Republic of strength: Bedford’s regional group

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Bryan Bedford’s Republic Airways group reflects the great changes in the regional industry since the turn of the century At the turn of the century, the old Republic was nearly bankrupt, flying an ageing fleet of small turboprops, while in its home town of Indianapolis, the big player was ATA Airlines, a rising star as it entered low-cost scheduled service while shedding its charter past. Today, both carriers are still based in Indianapolis, but after 16 months of bankruptcy reorganisation ending in March 2006, ATA does not fly to Indianapolis any more and does much of its scheduled passenger flying at the behest of its investor and partner, Southwest Airlines. Meanwhile Republic is a holding company with the largest fleet of Embraers in the world and profit margin and growth rates unmatched by the majors. The Republic group, Bedford says, “has gone through every airline bankruptcy workout except that of Northwest”, while increasing its revenues from about $150 million in 2000 to over $1 billion last year. He adds, though, “Of course we took our costs down over 50% over this time”.

Bedford himself represents a generation of regional leaders, having entered the industry from an accounting background that brought him into contact with the airlines and eventually to the helm of Mesaba Aviation. At Mesaba, he helped create a strong brand identity that made it a natural as a Northwest Airlink partner while he learned the ways of the regional and the difficulties of transitioning out of turboprops – even the modern Saab 340 turboprop – and into jets.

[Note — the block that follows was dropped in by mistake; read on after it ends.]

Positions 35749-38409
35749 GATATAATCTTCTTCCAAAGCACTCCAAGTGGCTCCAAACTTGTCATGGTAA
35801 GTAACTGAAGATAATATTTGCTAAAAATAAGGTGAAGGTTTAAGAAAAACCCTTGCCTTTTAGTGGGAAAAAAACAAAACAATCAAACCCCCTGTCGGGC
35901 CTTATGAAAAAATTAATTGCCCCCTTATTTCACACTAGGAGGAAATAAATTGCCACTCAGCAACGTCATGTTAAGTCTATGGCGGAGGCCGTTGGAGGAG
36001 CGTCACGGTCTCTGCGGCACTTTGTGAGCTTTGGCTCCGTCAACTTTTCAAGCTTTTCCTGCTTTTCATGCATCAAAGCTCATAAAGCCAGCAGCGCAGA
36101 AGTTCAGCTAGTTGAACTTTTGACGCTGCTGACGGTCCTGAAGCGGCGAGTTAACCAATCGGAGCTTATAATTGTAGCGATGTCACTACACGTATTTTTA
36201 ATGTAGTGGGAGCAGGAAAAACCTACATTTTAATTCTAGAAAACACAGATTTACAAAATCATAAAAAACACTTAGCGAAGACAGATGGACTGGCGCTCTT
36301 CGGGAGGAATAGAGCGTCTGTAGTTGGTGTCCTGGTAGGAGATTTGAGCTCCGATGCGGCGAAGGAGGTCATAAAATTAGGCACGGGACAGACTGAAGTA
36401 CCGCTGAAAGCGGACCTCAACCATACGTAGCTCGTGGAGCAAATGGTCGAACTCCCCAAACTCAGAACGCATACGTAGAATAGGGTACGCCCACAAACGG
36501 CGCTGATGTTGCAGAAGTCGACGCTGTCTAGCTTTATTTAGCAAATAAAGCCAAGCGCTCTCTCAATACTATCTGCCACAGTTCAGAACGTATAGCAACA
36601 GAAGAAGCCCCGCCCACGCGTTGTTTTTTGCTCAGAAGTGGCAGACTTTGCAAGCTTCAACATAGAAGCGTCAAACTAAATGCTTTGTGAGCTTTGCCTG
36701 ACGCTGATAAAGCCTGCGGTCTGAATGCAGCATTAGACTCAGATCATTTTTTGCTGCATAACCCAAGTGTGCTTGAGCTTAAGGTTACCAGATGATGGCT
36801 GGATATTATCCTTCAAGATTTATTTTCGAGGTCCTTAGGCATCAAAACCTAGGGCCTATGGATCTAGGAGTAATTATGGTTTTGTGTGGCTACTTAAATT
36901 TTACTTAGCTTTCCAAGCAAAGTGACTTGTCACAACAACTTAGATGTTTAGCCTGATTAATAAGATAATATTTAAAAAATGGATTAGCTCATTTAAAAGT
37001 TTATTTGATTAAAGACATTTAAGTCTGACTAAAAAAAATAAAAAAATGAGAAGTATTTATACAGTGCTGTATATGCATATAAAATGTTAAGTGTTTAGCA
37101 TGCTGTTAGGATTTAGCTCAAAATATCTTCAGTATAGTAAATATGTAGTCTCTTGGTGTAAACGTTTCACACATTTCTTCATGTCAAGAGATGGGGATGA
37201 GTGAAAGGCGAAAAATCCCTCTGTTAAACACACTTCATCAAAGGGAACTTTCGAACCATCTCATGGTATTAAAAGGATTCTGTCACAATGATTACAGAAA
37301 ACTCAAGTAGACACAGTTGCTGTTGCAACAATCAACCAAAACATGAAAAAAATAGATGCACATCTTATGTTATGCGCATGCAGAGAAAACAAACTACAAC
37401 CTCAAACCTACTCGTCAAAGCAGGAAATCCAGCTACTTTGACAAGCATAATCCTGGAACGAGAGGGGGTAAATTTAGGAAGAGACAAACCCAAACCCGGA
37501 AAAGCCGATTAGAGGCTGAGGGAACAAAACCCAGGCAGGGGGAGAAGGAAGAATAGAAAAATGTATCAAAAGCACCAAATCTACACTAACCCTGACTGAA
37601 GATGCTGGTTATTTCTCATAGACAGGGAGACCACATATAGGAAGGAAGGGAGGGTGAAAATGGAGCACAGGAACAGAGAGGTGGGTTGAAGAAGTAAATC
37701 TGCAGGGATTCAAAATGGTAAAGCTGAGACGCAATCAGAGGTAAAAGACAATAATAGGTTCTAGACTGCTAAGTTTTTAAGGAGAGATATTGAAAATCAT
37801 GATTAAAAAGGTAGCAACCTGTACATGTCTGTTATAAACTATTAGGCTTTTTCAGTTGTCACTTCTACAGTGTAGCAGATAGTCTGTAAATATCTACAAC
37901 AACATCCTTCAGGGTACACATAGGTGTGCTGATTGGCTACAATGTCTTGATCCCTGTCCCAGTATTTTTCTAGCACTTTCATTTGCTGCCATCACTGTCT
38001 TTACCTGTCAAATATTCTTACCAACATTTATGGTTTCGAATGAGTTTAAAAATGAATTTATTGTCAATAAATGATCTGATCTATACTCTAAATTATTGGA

At just 45, he plans to be at Republic for as long as he can see. And even though Republic flies for others, Bedford says he strives to build an identity through subtle branding on its aircraft, from seatback inserts to in-flight announcements.Mesaba is itself interesting shorthand for what has happened to some regionals. Once a high flyer and a favourite of investors, it fell on hard times as Northwest went through the difficulties of the 1990s, eventually seeking bankruptcy protection just weeks after Northwest’s own 2005 filing. Attempts by managers at Mesaba’s parent, MAIR Holdings, to sell the unit or to take it private had failed, and after a near meltdown in labour relations, Mesaba agreed in early 2007 to be bought out by Northwest parent NWA Corp. But it was by that time a shadow of itself, having lost some of its Airlink flying to lower-cost providers such as Pinnacle. Mesaba and its pilots quarrelled over everything that airline and pilots argue about, but one of the sticking points, and one resolved only in the bankruptcy process, was the fate of Mesaba’s Avro RJ (nee BAe 146) four-engine regional jets, a rarity among US carriers. 20060823-MesabaRJ.jpgMesaba had been a code-share partner for the old Republic Airlines, and when Republic Airlines was bought by Northwest Orient, as Northwest was then called, it switched its affiliation. But Bedford had a name to take with him when he went to then-struggling Chautauqua Airlines and with backing from private equity fund Wexford Holdings began transforming it into the major player it is now. Republic has a separate FAA certificate (AOC) for each of its three units, and has separate (but identical) control centres and the like, but centralised purchasing and hiring. It has Bedford explains a single pilot seniority list to help avoid any suspicions among the pilot group that it is trying to play one unit off against the other. But Bedford says the group has no plans to buy any other units but instead wants to grow organically.

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